Last November, I addressed the struggles of our Federal Courts to determine corporate citizenship for purposes of diversity jurisdiction. My previous entry details the issues surrounding diversity jurisdiction as well as the various tests utilized by Federal Courts to determine corporate citizenship. At that time, the U.S. Supreme Court had just heard oral argument in Hertz Corporation v. Friend on this issue.
Today, the U.S. Supreme Court issued it opinion in Hertz Corporation v. Friend. Justice Breyer delivered the unanimous opinion of the Court. In its decision, the Court stated:
And we conclude that the phrase “principal place of business” refers to the place where the corporation’s high level officers direct, control, and coordinate the corporation’s activities. Lower federal courts have often metaphorically called that place the corporation’s “nerve center.”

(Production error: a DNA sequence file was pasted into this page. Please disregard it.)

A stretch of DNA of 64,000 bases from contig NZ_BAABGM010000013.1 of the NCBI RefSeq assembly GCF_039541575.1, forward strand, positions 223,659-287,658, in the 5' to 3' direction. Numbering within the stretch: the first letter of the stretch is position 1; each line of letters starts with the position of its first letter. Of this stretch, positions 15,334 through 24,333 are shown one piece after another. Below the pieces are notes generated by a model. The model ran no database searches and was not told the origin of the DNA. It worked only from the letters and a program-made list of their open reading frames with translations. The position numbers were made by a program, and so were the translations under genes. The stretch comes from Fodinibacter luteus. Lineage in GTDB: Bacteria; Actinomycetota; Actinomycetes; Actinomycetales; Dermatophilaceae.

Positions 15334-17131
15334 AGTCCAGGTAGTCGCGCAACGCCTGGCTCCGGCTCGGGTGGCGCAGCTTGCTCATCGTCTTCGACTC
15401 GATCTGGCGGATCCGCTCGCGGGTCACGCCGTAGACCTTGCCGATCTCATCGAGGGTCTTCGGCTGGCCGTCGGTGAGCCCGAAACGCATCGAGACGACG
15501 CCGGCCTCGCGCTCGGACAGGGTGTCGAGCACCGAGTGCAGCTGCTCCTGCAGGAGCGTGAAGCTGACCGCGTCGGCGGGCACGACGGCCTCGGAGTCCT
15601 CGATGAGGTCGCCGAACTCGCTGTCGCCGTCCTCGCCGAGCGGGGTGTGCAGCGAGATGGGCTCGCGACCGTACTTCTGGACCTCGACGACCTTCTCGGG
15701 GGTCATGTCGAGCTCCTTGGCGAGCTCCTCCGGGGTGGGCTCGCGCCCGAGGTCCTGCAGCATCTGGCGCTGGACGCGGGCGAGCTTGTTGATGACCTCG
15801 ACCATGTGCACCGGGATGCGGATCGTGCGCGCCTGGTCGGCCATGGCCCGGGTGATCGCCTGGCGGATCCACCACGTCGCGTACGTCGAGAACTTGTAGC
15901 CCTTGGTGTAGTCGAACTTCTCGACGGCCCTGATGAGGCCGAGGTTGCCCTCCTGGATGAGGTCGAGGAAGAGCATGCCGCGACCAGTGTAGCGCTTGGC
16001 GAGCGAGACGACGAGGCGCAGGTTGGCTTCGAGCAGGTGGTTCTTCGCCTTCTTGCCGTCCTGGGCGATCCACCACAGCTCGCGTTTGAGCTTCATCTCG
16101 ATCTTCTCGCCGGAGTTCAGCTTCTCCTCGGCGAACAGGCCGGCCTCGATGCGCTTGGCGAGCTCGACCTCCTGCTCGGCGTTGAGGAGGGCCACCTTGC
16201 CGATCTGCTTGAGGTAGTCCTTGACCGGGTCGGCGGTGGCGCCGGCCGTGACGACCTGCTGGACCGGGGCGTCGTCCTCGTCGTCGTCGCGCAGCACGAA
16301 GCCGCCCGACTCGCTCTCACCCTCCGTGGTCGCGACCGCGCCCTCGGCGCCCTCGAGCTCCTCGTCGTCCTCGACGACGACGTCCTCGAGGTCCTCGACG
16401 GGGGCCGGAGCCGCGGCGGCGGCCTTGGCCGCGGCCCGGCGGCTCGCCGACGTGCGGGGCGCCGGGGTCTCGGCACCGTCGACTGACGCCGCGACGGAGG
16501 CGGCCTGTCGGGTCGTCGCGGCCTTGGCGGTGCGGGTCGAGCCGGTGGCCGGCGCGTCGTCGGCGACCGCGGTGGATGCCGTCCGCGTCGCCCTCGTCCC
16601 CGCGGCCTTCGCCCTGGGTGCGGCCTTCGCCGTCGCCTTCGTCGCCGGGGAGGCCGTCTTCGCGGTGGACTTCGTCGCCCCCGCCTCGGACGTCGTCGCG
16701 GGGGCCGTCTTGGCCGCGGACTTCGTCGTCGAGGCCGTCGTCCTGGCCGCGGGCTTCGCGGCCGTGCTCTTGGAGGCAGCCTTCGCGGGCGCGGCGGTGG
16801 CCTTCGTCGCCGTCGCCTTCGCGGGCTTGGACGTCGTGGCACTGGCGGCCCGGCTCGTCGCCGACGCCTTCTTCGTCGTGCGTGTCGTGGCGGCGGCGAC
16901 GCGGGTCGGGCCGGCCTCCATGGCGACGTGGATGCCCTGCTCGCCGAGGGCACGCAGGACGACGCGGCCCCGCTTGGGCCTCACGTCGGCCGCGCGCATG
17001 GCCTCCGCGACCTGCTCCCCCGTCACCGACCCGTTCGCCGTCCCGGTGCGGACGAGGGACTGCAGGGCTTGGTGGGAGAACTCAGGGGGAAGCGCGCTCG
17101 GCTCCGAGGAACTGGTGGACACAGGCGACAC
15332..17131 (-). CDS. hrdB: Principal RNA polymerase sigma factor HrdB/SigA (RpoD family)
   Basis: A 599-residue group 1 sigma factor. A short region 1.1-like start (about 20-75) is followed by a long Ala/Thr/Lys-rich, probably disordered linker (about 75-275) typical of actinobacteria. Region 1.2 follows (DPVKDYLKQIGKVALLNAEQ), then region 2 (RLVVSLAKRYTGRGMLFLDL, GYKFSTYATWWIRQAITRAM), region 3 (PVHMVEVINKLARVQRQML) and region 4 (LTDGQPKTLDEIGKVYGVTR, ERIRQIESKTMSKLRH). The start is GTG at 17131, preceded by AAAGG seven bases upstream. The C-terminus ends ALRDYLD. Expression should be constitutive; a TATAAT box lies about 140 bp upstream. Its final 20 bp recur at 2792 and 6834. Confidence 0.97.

. . .
We believe that the “nerve center” will typically be found at a corporation’s headquarters.
What is the likely outcome of today’s decision? Clearly, the U.S. Supreme Court opted for a test that will be easier for courts to apply. This test will also produce a greater consistency of results as opposed to the more subjective tests analyzing all the business operations of a corporation.
However, from a practical perspective, I believe it will also result in Federal Courts exercising greater jurisdiction over significant claims involving large corporations. For example, a corporation could have its "nerve center" in Georgia but most of its actual operations in Alabama. In such a case, the most likely location of a significant injury due to corporate operations would be Alabama. Yet, the company would be considered a citizen of another state, Georgia, for establishing diversity jurisdiction. As a result, it would be more likely that a Federal Court, instead of an Alabama Court, would ultimately decide any resulting legal claim.